The following article is designed for use in newsletters aimed at health-care professionals. It describes the free services offered by the NIH's Genetic and Rare Diseases Information Center. Newsletter editors are free to edit the article to meet their publication's particular needs.
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To help health-care professionals meet the challenge of providing patients and their families with timely and reliable information, the National Institutes of Health (NIH) recently launched a searchable, updated Web site for its Genetic and Rare Diseases (GARD) Information Center. The free site is located at: http://rarediseases.info.nih.gov/GARD.
Accessible 24 hours a day, seven days a week, the centerpiece of the updated GARD Web site is a search feature that enables users to quickly locate disease-specific information and resources. New features include a pull-down menu of disorders and links to GARD specialists' answers to previous questions about the disorder.
Funded by the NIH's Office of Rare Diseases Research and the National Human Genome Research Institute (NHGRI), GARD has responded to more than 22,000 inquiries on 6,000 rare and genetic diseases since it was established in February 2002. The requests include many inquiries from physicians, nurses and other health-care professionals, as well as from patients and patients' families who were directed to the site by health-care professionals.
If users cannot find what they need using the GARD Web search feature, they can contact GARD's information specialists by e-mail at GARDinfo@nih.gov. They can also call GARD's toll-free telephone: (888) 205-2311 or the international access number: (301) 519-3104. The phone lines are answered from noon to 6 p.m. Eastern, Monday through Friday. Requests can also be sent to GARD by fax, (240) 632-9164; TTY, (888) 205-3223; or mail, P.O. Box 8126, Gaithersburg, MD 20898-8126.
On average, people requesting information by e-mail or phone receive a response from GARD within four to seven business days. However, depending on the nature of the inquiry, the turnaround time for inquiries from health-care professionals often is much faster. For example, an urgent request may receive a response within 24 hours or even immediately.
Statistics are far from the only measure of GARD's success. Health-care professionals who have taken advantage of the services offered by the center have responded enthusiastically. In the words of one physician: "This is stunningly helpful. Really a superb service."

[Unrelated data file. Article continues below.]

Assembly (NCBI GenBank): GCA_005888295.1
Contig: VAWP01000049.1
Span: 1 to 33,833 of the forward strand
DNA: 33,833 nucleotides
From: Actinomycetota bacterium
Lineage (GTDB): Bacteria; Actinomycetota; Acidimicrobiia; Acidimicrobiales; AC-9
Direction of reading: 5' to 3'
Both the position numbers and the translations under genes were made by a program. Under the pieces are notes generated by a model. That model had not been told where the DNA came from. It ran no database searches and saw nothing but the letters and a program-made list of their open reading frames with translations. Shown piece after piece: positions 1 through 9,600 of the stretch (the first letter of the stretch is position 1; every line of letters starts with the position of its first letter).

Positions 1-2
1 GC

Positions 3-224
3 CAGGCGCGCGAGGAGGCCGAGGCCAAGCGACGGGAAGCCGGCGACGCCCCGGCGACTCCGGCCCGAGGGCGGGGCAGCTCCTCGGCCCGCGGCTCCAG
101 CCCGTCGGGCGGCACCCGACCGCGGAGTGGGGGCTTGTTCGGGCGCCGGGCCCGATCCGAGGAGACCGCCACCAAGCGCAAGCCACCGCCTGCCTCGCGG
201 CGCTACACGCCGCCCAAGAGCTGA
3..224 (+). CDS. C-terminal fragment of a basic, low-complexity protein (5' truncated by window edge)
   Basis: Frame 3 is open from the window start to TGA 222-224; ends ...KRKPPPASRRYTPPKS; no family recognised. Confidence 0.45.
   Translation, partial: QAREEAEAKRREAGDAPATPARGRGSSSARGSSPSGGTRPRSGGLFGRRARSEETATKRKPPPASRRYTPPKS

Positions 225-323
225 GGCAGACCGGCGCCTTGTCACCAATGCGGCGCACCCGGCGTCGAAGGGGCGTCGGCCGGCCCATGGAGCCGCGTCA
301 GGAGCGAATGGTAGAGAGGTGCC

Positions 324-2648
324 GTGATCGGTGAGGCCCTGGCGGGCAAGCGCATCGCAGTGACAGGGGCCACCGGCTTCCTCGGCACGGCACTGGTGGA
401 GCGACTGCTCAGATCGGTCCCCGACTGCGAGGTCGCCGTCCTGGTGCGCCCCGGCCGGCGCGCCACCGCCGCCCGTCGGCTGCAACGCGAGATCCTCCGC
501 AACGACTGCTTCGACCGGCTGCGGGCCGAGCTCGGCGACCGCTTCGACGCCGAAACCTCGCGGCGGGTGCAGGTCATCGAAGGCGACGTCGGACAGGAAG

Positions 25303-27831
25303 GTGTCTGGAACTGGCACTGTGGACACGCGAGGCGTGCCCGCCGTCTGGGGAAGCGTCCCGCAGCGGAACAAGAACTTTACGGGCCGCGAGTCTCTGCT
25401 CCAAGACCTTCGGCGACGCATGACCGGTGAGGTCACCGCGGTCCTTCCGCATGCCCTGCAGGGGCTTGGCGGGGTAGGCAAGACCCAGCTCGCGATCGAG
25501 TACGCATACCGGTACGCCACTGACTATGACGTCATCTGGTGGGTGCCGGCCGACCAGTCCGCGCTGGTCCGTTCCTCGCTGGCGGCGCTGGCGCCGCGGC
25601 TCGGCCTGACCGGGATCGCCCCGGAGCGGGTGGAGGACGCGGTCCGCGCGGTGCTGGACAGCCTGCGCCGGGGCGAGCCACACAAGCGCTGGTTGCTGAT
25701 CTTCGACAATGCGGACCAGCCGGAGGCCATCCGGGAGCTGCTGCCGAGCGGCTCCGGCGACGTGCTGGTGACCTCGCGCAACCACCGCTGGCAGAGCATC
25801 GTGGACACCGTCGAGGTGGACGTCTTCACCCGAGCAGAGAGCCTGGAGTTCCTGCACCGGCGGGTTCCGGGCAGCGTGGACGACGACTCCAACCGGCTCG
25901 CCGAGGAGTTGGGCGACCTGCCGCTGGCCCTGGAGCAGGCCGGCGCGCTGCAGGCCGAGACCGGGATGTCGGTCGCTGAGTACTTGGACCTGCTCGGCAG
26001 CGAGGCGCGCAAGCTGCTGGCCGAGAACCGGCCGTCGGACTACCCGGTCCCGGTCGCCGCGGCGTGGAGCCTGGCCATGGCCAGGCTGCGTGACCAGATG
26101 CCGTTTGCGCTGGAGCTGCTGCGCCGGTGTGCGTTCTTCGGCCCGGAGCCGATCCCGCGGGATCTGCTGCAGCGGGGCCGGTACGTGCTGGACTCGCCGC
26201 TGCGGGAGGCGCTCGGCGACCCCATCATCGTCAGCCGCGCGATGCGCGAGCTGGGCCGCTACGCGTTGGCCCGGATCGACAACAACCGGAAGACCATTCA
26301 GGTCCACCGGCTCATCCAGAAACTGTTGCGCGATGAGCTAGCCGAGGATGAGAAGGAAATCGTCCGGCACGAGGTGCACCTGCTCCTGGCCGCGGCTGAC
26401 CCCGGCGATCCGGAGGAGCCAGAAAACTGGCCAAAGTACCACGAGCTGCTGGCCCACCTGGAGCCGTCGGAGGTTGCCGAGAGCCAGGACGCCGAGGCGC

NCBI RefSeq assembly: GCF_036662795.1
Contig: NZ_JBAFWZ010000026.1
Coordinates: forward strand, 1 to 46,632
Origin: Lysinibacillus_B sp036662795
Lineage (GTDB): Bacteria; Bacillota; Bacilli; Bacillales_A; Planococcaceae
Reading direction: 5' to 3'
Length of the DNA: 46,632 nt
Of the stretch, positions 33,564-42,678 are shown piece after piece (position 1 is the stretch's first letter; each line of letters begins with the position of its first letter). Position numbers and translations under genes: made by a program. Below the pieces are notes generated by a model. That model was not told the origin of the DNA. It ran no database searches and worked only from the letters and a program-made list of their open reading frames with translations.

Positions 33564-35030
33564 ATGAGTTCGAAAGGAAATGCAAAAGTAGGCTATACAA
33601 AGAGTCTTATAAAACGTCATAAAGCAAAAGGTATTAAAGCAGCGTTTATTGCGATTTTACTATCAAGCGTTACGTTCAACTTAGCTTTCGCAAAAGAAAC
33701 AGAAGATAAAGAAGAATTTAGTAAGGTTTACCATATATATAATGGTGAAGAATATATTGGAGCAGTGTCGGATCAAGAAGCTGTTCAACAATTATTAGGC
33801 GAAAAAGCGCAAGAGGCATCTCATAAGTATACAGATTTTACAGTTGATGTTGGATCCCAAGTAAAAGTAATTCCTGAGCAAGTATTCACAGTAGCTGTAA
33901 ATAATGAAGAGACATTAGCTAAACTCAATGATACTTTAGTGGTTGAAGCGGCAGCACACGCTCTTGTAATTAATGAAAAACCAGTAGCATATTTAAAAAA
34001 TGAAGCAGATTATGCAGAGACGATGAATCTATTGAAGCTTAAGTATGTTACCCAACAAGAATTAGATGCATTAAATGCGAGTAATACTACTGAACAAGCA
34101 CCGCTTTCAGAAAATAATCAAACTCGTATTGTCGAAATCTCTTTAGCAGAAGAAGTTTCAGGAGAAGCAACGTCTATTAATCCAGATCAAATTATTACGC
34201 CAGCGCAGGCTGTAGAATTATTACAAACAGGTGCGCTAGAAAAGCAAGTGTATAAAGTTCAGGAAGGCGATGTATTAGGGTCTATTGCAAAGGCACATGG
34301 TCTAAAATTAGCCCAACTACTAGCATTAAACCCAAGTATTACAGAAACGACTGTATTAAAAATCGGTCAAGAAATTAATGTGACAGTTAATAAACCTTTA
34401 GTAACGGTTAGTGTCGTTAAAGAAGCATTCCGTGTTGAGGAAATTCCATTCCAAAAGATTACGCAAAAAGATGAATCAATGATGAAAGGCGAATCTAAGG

In fact, feedback from health-care professionals plays a critical role in GARD's ongoing effort to fine tune the services that it provides. For example, based on comments from some of its initial users, GARD now offers responses that go into greater detail on how to find and use information resources than when the center first opened. "I am very impressed with the services provided by this organization," one health-care professional comments, "The information that was sent was very helpful and allows me to thoroughly research this topic."
Information specialists provide people who contact GARD with current, accurate and authoritative information drawn from public domain sources, such as reliable Web sites, brochures, medical literature, lay articles and support organizations.
While patients and their families often contact GARD seeking direct referrals to health-care professionals or asking for treatment or medical management suggestions, it is important to emphasize that GARD does not directly provide this type of information. Instead, GARD information specialists point patients to resources that might offer treatment information, e.g. journal articles or clinical trial information sites. GARD also does not provide genetic counseling or offer diagnostic testing. The center, however, will steer the inquirer to appropriate sources of information about such services.
GARD views itself as working in partnership with the health-care community, always strongly recommending that patients seek the advice of their own health-care providers about any questions regarding their medical care. That collaborative approach has drawn praise from one nurse who turned to GARD for answers: "What I like best is how generous you are in your links to other organizations, which I think communicates concern for the person. As a nurse, I also like the advice encouraging people to consult a professional."
The center also strives to connect individuals with a support system whenever possible, as evidenced by the remarks of a physician who recently sought information from GARD: "The information you have provided not only would benefit me and my colleagues, but also would benefit the child and the parents and would help the parents to register with the [disease registry]."
In addition to furnishing health-care professionals with accurate, up-to-date information on genetic and rare diseases, GARD can serve as a timesaving tool to help them reinforce or expand upon genetic and rare disease information that they may have already provided to patients.
Consider the experience of just one of the many parents who have taken advantage of GARD's round-the-clock resources. "This is an awesome site. I really enjoyed reading the articles. Being informed more about my daughter's condition may help us to understand what has happened to her at such a young age," the parent says. "I am surely going to let my family know everything I have learned here."
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Last Reviewed: February 25, 2012